FOXBORO, Mass. — Patriots backup quarterback Bailey Zappe took the majority of reps in an initial passing drill during the media-access portion of practice Wednesday, while Mac Jones did not take a single rep.

Undrafted rookie receiver/quarterback Malik Cunningham also threw during the drill that involved wide receivers and tight ends. Jones stood behind the quarterbacks with newly re-signed practice-squad veteran Will Grier.

In previous practices, Jones took the first reps during this drill and was heavily involved. Last Sunday, Jones was benched for the fourth time this season in a 10-7 loss to the Giants. Zappe took over and led the Patriots on their only touchdown drive of the game to start the second half, but later threw a critical fourth-quarter interception.

Coach Bill Belichick declined to announce a starting quarterback during his Wednesday morning press conference.

Asked what Zappe must do to earn a start amid Jones’ struggles, Belichick said: “Every player, whatever opportunities they have, need to do the best with them that they can – practice, games, even in meetings and other preparation opportunities. So, that’s what a player can do – be prepared, do the best he can, and that’s what each guy will have an opportunity to do somewhere along the line over the course of a long season.”

As for Cunningham, the undrafted rookie has taken the majority of his practice reps at wide receiver since serving as the Patriots’ only backup quarterback during a Week 6 loss at Las Vegas. Offensive coordinator Bill O’Brien revealed Tuesday the rookie has only taken a few reps as the scout-team quarterback since then. Belichick declined to offer specifics about Cunningham’s usage Wednesday.


“He’s not the only (quarterback) out there,” Belichick said. “It depends a little bit on the offense that we’re seeing. So, if we are seeing offenses run plays that he’s very good at running, teams like Philadelphia, the first Miami game, then you know, he gets – I mean they’re practice squad reps but they’re also reps on things that he does. So, he’s kind of a unique player.

“Things aren’t so straight-lined with him. He’s different than probably every other player that we have on the team. So, he’s handled a little differently.”

JETS: Aaron Rodgers’ improbable comeback from a torn Achilles tendon has taken the next step with New York opening the 21-day practice window for the quarterback on Wednesday – exactly 11 weeks after he had surgery – with Rodgers cleared for some football activities.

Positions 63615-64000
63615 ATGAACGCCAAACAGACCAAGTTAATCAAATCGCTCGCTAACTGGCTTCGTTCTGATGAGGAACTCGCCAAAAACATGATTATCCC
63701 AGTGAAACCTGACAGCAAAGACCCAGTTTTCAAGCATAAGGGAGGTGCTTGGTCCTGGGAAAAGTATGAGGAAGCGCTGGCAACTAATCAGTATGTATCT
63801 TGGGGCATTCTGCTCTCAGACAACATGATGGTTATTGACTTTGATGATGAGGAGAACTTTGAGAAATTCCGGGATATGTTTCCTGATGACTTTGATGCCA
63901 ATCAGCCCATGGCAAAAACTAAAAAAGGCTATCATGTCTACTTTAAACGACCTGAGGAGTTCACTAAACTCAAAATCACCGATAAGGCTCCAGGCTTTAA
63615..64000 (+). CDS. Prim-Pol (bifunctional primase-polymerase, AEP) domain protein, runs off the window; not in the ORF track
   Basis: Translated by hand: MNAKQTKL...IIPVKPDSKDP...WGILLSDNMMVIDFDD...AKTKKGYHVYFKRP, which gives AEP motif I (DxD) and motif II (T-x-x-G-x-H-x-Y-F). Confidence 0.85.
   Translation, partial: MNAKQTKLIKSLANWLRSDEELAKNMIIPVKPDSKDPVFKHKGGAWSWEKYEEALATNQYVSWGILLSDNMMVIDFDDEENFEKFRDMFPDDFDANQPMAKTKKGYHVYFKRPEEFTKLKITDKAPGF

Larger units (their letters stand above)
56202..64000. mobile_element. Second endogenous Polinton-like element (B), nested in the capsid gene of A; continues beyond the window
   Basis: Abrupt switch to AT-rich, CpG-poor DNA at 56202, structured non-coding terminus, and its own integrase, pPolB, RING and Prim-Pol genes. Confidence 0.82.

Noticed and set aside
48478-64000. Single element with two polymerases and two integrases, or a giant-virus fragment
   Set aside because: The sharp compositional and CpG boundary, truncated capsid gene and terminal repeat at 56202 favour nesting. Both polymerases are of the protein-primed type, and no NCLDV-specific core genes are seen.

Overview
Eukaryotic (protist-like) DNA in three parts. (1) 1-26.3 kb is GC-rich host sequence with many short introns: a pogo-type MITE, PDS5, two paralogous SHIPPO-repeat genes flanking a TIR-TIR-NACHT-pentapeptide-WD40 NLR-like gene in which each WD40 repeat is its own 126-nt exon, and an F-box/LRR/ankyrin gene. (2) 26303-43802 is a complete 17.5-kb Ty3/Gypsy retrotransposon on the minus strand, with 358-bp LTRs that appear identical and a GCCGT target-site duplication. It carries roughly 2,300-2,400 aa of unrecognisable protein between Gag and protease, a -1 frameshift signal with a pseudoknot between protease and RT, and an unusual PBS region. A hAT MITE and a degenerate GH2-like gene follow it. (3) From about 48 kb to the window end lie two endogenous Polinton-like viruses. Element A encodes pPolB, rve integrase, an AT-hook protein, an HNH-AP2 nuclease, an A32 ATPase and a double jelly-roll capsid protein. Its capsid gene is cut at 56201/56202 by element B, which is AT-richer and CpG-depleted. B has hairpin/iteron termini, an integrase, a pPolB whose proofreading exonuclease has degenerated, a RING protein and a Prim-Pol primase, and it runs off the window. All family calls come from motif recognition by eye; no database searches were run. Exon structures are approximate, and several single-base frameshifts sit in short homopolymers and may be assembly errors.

Coach Robert Saleh said the four-time NFL MVP, who turns 40 on Saturday, will be limited at practice and is not cleared for contact. Saleh said there’s no added risk in taking this step, emphasizing it’s not necessarily a signal that Rodgers will play again this season.

“For Aaron, what he will be doing in practice is no different than what he’d be doing on the field, with regards to certain drills and individual (drills),” Saleh said. “Instead of throwing with staff members, he’s throwing with teammates.”

LIONS: Detroit put Hendon Hooker on the practice field for the first time, opening a 21-day window to decide whether to activate the rookie quarterback or to keep him on injured reserve for the rest of the year.


Hooker went through drills on Wednesday with the Lions, a little more than a year after tearing a ligament in his left knee.

COMMANDERS: Twelve games and eight losses into a season that has slipped away, Coach Ron Rivera is taking over the defensive play-calling duties — an adjustment for the veteran coach and his team just in time to host the AFC East-leading Miami Dolphins and their NFL-best offense.

DESEAN JACKSON will officially retire as a member of the Philadelphia Eagles on Friday, the team said Wednesday.

Jackson made the Pro Bowl in three of his eight seasons with the team and became the first player in NFL history to earn Pro Bowl honors at two positions – kick returner and wide receiver. He played 15 years overall and had stints with the Los Angeles Rams, Washington, Tampa Bay, Baltimore and Las Vegas.

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